An old adage suggests that “two Jews, [have] three opinions.” This appears to suggest reference to the indecisiveness and appreciate for debate which Jews are renown. However, as a polarizing country increasingly favors an “all or nothing” approach to policy, faith and activism, it’s hard to imagine that any one person or organization can be undeniably good (or bad) for the Jews.
Of course, some universal truths persist. Anti-Semitism, in all its forms, is bad. So too are racial prejudice, bigotry and intolerance. But when these negatives seep into our spaces, navigating the grey areas can be challenging.
At a topical level, endorsements—political and otherwise—give candidates a platform to demonstrate support from influential individuals and organizations. But on a much more practical level, political endorsements provide a vital service to Americans—taking the work out of voting. An endorsement from a respected public figure gives the seal of approval for that person’s followers to vote for a candidate or donate to a cause.
But what happens when someone we like does one thing we don’t? Does that sever a relationship forever? Were that true, I’d be divorced several times over for leaving the toilet seat up.
If we only endorsed those we’d agree with on every single issue, we’d become the most narcissistic people on earth (I would be the best narcissist though. I’m great at it.).
Consider some recent examples: The Women’s March has been instrumental in mobilizing literally millions of Americans into civic engagement and a major return to nonviolent collective action. The affinity for infamous anti-Semite Minister Louis Farrakhan from some March leaders has called into question the motivation and purity of the movement. Does the hesitancy of a few leaders disavow his hateful rhetoric toward Jews, LGBTQ+, etc., pollute the integrity of an entire movement?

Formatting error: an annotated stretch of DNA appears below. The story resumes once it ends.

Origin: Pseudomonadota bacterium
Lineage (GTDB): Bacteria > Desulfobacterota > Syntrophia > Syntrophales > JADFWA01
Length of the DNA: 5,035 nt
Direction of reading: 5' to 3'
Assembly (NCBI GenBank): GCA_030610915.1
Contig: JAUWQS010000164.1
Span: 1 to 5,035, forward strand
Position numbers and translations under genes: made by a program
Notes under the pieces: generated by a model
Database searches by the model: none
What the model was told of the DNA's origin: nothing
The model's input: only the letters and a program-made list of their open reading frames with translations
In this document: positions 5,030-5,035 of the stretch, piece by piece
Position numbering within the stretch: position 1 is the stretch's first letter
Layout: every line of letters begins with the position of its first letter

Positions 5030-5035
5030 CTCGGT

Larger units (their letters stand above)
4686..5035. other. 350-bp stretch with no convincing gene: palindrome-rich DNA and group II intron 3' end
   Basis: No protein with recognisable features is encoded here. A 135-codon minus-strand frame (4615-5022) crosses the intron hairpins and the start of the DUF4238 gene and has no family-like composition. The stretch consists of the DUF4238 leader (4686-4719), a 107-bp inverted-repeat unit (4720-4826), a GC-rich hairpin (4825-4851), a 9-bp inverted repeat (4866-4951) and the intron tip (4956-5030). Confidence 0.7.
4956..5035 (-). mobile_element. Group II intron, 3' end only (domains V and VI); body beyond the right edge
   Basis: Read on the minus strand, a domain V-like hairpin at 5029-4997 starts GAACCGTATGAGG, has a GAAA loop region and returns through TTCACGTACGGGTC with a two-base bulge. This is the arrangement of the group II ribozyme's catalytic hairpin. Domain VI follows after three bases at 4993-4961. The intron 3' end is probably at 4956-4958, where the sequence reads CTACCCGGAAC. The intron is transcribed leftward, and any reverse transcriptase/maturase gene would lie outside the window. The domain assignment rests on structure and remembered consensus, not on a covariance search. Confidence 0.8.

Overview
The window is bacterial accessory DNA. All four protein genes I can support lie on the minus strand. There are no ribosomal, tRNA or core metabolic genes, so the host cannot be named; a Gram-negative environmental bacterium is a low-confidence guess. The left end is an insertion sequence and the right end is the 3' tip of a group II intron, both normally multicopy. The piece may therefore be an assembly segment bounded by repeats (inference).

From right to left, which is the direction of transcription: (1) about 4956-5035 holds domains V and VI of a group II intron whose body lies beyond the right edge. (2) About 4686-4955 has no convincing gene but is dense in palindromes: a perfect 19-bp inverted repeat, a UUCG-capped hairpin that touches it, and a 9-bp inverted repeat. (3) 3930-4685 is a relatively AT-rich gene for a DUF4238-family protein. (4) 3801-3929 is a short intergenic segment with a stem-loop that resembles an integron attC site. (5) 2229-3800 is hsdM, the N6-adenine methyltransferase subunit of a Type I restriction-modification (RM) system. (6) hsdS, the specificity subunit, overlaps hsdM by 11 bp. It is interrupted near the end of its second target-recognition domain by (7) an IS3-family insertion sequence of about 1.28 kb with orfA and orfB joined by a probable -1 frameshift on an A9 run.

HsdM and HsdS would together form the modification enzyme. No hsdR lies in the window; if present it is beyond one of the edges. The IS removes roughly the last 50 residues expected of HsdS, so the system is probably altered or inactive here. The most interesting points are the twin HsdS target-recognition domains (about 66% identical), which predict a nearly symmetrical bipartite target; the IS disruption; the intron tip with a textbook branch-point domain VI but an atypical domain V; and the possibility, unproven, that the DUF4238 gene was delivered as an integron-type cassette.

How about when Lorde boycotts Israel? Or when a University of California campus votes to divest funds from corporations supporting the IDF? Do we disavow the UC?
The reverse begs similar questions. Must we be beholden to someone with a plethora of baggage who champions a single issue which we strongly agree with (perhaps a president who moves an embassy the same way he “moved on her like a b****”)?
As American Jews, we cannot allow ourselves to become single-issue voters. At the same time, we cannot allow attacks on our character or our right to exist in this country to go unchallenged. Nuance becomes key in determining what we will support and what we take issue with.
Farrakhan is a no-brainer—the guy is a flat out, undeniable anti-Semite. But the Women’s March has tremendous value to American Society—though the apparent endorsement certainly muddies the waters.
The response must be two pronged—nuance as well as education. It is important for us to educate those who are truly misguided, not those we simply disagree with. Advocacy is an important step in this process—we should not allow egregious endorsements to go unchecked. At the same time, we need to pick our battles—we can be upset about Lorde’s decision to skip an Israel concert, but not to the point where we take out a full page ad in the New York Times to berate her.
Pursuing this nuance is an ongoing challenge, but is one that is critical for our participation in the world around us.